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An Architect on Green Design

Courtesy of Bobby Weed Dye disciple: Weed.

Photo: Courtesy of Bobby Weed

Bobby Weed is not happy. His despair reveals itself halfway down the fairway and deepens with each step toward what would later become the opening green complex of the reconceived Lagoon Course at the Ponte Vedra Inn & Club. His gaze sweeps past a ridge that appears to hug the putting surface, then moves on to the two big bunkers on the right and to the falloff into a grassy trough on the left. Finally he takes in the left-to-right flow of the green itself, split down the middle by a defining ridge that was created to help goose properly faded approaches to difficult back pin positions.

He considers each element individually. He studies the way they tie together. He assesses the results strategically. Can thumpers roll up?Check. Are better players challenged?Check. The bases seem covered. Oh, dear.

From the middle of the putting surface, Weed, 53, considers the blatant heaves and delicate pleats of his handiwork. He drops down to rub his hand ever so gently across the soil. It’s a kind of mystical moment, a communion. A few days ago he was rubbing big circles with his tractor; today it’s small ones with his fingertips.

“It’s a sad day for me,” he says, rising. The resignation in his voice is clear. “There’s nothing left to tweak.” If you know Bobby Weed, one of the best-kept secrets in golf course architecture, you know he isn’t kidding. It’s not that he hasn’t liked what he’s been seeing and feeling. It’s that he has. Another green complex is—and I don’t mean this figuratively—out of his hands.

But if the fun’s over for him, it’s just starting for the rest of us. I know. I’ve been a regular at the Weed-designed Golf Course at Glen Mills outside Philadelphia since it opened in 2000, and with every round, I confront some wily chip, pitch or putt that leaves me scratching my head. After eight years, I should know better.

That I don’t lifts some of Weed’s gloom. It tells him he’s doing his job right, but it also suggests to him that the most compelling part of the action won’t be found in any bunker, swale or hollow, or even, for that matter, on the putting surface. It’s found between the golfer’s ears.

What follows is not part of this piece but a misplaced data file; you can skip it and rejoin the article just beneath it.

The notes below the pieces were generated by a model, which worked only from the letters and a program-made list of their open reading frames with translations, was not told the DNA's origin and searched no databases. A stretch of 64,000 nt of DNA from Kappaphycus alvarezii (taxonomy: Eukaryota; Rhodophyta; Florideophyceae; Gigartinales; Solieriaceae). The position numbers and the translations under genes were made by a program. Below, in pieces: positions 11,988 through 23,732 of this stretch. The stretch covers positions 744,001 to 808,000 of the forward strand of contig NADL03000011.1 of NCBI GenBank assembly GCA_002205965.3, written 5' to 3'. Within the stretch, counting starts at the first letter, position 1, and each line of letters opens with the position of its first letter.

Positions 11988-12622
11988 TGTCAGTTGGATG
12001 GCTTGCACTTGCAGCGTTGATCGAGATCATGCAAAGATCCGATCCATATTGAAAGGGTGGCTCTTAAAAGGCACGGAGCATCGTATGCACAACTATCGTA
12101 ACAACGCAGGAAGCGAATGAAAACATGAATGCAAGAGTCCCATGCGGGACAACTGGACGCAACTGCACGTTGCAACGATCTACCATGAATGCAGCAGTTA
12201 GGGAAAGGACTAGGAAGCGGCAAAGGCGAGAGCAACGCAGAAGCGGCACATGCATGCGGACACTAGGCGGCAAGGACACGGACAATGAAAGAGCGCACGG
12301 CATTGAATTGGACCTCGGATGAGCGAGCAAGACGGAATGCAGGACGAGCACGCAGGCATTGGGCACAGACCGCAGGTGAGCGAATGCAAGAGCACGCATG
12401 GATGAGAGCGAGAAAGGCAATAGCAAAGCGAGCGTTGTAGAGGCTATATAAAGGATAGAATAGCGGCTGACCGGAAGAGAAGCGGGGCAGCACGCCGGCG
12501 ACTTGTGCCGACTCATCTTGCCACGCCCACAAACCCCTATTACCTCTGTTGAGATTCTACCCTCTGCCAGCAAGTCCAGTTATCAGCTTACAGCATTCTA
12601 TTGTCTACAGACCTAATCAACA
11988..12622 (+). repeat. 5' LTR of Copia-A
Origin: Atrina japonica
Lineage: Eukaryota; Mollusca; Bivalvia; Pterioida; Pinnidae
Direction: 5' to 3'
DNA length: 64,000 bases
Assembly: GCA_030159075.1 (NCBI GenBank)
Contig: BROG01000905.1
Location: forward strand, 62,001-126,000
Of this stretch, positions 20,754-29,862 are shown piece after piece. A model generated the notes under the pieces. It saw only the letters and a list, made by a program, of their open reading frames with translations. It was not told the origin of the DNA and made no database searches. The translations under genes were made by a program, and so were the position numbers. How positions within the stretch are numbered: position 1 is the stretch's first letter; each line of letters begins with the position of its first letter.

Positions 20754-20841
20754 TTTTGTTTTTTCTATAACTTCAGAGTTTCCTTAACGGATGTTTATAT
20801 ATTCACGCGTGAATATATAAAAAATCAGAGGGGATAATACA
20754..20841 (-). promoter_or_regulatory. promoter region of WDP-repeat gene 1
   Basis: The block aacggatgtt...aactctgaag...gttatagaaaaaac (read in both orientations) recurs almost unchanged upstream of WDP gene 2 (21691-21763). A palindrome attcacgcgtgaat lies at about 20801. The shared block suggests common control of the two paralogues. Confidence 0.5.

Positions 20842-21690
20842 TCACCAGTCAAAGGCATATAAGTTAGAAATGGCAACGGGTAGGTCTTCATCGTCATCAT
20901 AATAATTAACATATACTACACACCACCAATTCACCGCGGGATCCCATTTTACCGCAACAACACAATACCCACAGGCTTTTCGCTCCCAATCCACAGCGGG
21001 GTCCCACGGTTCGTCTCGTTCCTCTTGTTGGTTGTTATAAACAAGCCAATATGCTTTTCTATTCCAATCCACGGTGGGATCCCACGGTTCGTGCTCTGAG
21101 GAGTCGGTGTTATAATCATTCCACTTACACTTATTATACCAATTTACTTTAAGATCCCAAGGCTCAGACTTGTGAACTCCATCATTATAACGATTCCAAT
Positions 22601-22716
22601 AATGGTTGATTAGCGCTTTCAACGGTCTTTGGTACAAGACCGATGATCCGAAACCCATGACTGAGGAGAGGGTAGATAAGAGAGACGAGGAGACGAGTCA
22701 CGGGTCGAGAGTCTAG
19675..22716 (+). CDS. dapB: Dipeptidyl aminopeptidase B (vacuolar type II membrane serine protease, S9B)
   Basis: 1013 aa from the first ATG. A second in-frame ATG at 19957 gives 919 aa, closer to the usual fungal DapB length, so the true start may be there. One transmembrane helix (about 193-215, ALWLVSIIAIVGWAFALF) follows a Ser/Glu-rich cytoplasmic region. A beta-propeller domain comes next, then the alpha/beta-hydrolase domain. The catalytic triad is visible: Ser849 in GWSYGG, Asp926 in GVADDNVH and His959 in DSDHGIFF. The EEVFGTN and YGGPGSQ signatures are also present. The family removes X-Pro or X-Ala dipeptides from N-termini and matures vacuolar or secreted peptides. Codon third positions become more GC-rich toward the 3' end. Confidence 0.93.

For Weed, a neoclassicist by nature and a firm believer in strategic design, architecture that tests a golfer’s mind can withstand any challenge. “If I can create deception and illusion, I can create doubt,” he says. Weed, at last, is smiling. “And that is one of the best tools of my trade.”

Green complexes are the most personal of all architectural expressions: How an architect presents them hints at how he believes the game should be played. As C. B. Macdonald, creator of the National Golf Links of America, observed long ago, they are to a golf course “what the face is to a portrait.”

So what makes Weed’s green complexes stand out from all the decorative but empty Thomas Kinkades—predictable, eye-catching pap, propped-up putting surfaces with bunkers right and left—churned out by assembly line?

The answer lies in the palms of his hands. “I didn’t get these calluses playing golf,” he says.

On the bottom of every plan Weed produces in the Ponte Vedra Beach office he shares with associate Chris Monti are the ten words that define his philosophy and methodology: “This plan is conceptual and subject to change by Designer.”

“Everybody thinks this is all thought out in advance,” he says. “Not for me. This is an art, not a science, and shaping is really an extension of design. We draw with our tractors.”

When I first spot Weed on the Lagoon Course, he’s rolling around the tiny tenth green on his ancient Smithco, a bunker rake he’s modified in order to move small amounts of dirt when accentuating contours. “When I’m sitting on a piece of equipment,” he says, “the right side of my brain kicks in.”

And keeps his work from being predictable. He’s not afraid of blind approaches or hiding an essential feature, like the entire upper half of the green on the short par-five fourteenth at the Lagoon’s sister layout, the Ocean, which he restored in 1998. “I had to defend the hole somehow,” he says. “Why expose all the elements of a green complex the first time?”

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